A Dying Whale

People are the worst.

Okay, I don’t really mean that. I love people. I really do. But some days (like today), it just really feels like people are the worst, everything hurts, and I’m dying.

everything hurts

I was just walking down the hallway at work (apparently looking dejected), and some young man (stranger danger!) called out to me in an overly perky voice: “Cheer up! Life ain’t so bad!”

April Ludgate bonding

Do I know you? No.

Was I talking to you? No.

Do you know anything that’s going on in my life? No.

Do you actually know that anything is wrong? Do you know that this isn’t just how my face looks?!?! The answer is still NO!

Grumpy Cat No

I just moaned at him. Like a dying person. Or a whale. Or a dying whale.

It was a beautiful sound. And although I didn’t win any Academy Awards for it, at least I didn’t make any new friendships.

April-ludgate

Authentically Aurora

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The Power of Positivity

Chris BdayThis year on my birthday, I woke up in a great mood. I’m pretty sure I said out loud to myself in a quirky voice, “It’s my BIRTHDAY!” And I might possibly have said it again multiple times throughout the day. To myself. In the mirror. With a big, goofy grin.

I was blessed to grow up in a family where birthdays were a day of being celebrated; of loved ones letting me know just how much I was loved. So, for me, “It’s my BIRTHDAY!” was a constant reminder that this particular day was a day where I was loved, cherished and celebrated by the people in my life who matter most.

And that statement I spoke over myself, with all the emotions accompanying it, made my birthday a pretty fantastic day. Even though I had to work, got stuck in traffic, made last-minute lunch plans so I didn’t eat alone on my birthday, found out Bryan forgot it was my birthday, etc… I had a great day because I had already decided it was intrinsically a great day, just by nature of it being my birthday.

I think there was a lot of power in my mindset on my birthday this year. It pains me to say it, because obnoxiously positive people make me want to punch them in the face simply because of the toxicity of their sunny dispositions, but I would love to figure out how to convince myself every day that it is a great day.

It would probably help if every other day out of the year, I was getting flowers at work and chocolates in the mail. It would probably also help if the inherent fabric of my being was not so akin to April Ludgate.

April 3

April 1

April 2

But seriously. What phrases could I substitute for, “It’s my BIRTHDAY!”? What statements could I speak over myself every day?

Maybe… There is a plan for today. This day was written before time began (even the awful parts).

Or… Today, I am loved and celebrated (even if no one sends me chocolate).

Or perhaps… There are good works prepared beforehand for me to live out today (hopefully I don’t fail).

I’ll work on getting rid of the subtext. Baby steps.

Authentically Aurora

Stuff it, Team Happy

April LudgateI wrestle with depression. Not only does this dysfunctional brain chemistry run in my family, but life has handed me some tough rounds over the past few years.

Notice that I chose the words “I wrestle with depression” and not “I suffer from depression.” I am struggling against it. I think being depressed is about as fun as being force-fed horse droppings while hanging upside down in freezing rain. I don’t want to be this way. I am not choosing to sit idly by while depression devours my joy. So I’d appreciate it if Team Happy would cut me some slack.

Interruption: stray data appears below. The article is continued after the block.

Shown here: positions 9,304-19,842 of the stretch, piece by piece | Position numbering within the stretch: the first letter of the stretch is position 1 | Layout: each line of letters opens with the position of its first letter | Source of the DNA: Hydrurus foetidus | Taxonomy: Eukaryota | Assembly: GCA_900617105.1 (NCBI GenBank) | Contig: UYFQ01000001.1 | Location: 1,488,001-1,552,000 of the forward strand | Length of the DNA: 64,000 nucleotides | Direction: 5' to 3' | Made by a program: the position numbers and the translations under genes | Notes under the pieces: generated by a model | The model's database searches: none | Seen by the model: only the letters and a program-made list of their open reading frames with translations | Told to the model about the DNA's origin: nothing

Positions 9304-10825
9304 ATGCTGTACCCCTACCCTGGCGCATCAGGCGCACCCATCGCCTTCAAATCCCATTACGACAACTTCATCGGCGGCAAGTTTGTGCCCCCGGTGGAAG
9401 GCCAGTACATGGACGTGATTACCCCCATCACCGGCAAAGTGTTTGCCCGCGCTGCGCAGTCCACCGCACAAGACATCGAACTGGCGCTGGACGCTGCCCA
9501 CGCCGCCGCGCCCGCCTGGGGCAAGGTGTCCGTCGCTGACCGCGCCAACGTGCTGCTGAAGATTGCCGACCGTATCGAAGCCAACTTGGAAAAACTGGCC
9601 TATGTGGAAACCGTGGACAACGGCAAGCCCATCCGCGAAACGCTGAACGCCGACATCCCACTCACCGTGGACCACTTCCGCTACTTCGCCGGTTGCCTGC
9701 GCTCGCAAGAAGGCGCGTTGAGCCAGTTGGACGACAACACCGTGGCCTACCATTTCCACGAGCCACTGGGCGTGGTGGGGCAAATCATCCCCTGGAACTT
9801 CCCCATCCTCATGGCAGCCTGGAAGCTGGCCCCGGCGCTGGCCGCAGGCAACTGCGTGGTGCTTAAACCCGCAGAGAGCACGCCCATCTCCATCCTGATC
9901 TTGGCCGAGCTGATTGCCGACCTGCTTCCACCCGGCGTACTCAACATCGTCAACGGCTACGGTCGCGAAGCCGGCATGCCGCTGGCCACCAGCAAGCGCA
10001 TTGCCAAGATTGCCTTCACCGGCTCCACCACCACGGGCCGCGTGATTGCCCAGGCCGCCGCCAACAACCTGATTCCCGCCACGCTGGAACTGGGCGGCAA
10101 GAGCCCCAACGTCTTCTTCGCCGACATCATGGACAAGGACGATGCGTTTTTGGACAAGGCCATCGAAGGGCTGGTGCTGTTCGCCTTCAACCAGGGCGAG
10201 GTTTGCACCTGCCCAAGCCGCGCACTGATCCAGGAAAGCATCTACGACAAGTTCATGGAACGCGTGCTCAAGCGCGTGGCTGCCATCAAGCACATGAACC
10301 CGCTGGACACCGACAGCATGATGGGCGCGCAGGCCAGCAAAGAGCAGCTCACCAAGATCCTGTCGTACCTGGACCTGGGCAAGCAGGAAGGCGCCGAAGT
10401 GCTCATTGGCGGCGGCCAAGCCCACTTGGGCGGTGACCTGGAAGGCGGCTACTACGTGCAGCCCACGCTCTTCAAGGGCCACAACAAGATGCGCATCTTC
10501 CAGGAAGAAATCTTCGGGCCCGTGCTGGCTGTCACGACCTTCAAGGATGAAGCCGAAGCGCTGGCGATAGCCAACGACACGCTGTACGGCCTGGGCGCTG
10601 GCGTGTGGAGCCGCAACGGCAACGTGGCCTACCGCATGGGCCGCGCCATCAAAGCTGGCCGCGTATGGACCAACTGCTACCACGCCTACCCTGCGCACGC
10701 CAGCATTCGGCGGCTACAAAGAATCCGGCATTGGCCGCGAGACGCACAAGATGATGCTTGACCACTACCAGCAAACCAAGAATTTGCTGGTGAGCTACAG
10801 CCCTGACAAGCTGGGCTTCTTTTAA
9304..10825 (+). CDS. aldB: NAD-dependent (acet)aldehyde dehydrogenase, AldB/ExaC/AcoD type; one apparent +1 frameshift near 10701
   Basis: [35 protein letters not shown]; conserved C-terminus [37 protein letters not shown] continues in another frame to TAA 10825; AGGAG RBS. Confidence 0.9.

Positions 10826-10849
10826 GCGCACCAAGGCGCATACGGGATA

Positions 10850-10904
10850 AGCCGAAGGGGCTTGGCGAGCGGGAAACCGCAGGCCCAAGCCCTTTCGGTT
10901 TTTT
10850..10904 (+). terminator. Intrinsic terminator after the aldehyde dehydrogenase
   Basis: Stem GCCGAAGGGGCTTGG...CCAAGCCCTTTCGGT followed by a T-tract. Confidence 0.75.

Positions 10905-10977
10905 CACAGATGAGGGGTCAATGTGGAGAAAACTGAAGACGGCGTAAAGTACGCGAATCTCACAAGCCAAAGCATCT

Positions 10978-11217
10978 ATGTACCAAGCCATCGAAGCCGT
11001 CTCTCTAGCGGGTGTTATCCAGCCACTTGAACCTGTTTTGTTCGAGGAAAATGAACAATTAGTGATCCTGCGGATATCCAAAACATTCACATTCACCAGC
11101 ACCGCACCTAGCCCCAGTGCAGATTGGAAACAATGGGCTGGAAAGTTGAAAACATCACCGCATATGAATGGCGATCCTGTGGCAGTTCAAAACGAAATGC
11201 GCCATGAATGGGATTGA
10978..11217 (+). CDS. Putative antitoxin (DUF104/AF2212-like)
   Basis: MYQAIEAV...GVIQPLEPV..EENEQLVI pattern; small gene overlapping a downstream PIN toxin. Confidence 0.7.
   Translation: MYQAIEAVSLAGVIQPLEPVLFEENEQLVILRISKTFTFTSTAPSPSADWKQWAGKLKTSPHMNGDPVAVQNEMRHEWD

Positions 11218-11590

Some individuals are better equipped than others to sit with people in their sadness. If I open up to someone and their first response is any variation of “There are people much worse off than you,” I am immediately clued in to the fact that they are not emotionally equipped to understand depression. They might be someday, once they have experienced some traumatic loss of their own, but when I’m struggling to maintain an even keel of my own emotions, I don’t also have the emotional energy to help others learn how to deal with me.

Depression can bring with it a component of feeling trapped in your own head and at war with yourself, which can be perceived as a form of self-centeredness, causing the uninitiated to the Dark Night of the Soul to respond with comments like, “Why don’t you just fix your attitude?” Yes, I’ll get right on that. Go-go-gadget-attitude-fixer! What? I’m still depressed? Darn!

I have been accused of being overly self-oriented, but this trite response to my emotional seclusion belittles feelings that I do not know how to control or manage. Comments like this make me feel badly about feeling badly. So stuff it, Team Happy. I already feel badly about feeling badly without your condescension.

Often when people are uncomfortable, they throw out platitudes like, “Just stay positive!” (with the implied accusation that I am failing miserably at something that comes naturally to them). It always amazes me when Team Happy tells me, as if it had never occurred to me before, to “Just smile!” Platitudes don’t cure depression. They trivialize depression.

Here are my Top 10 Favorite (least favorite) Platitudes for all my fellow depressed homies out there:

  1. Fix your attitude.
  2. Happiness is a choice.
  3. It’s all in your head. You’re as happy as you make up your mind to be.
  4. Pull yourself up by your bootstraps.
  5. Stop feeling sorry for yourself.
  6. I think you want to feel this way.
  7. Cheer up! It’s a beautiful day! Go out and have some fun!
  8. When you’re down on yourself, you’re not much fun to be around.
  9. You have so many things to be thankful for. Why are you depressed?
  10. You can make the choice for or against depression; it’s all in your hands.

Here’s to making the choice not to strangle the next person who tells me to make the choice to be happy.

Authentically Aurora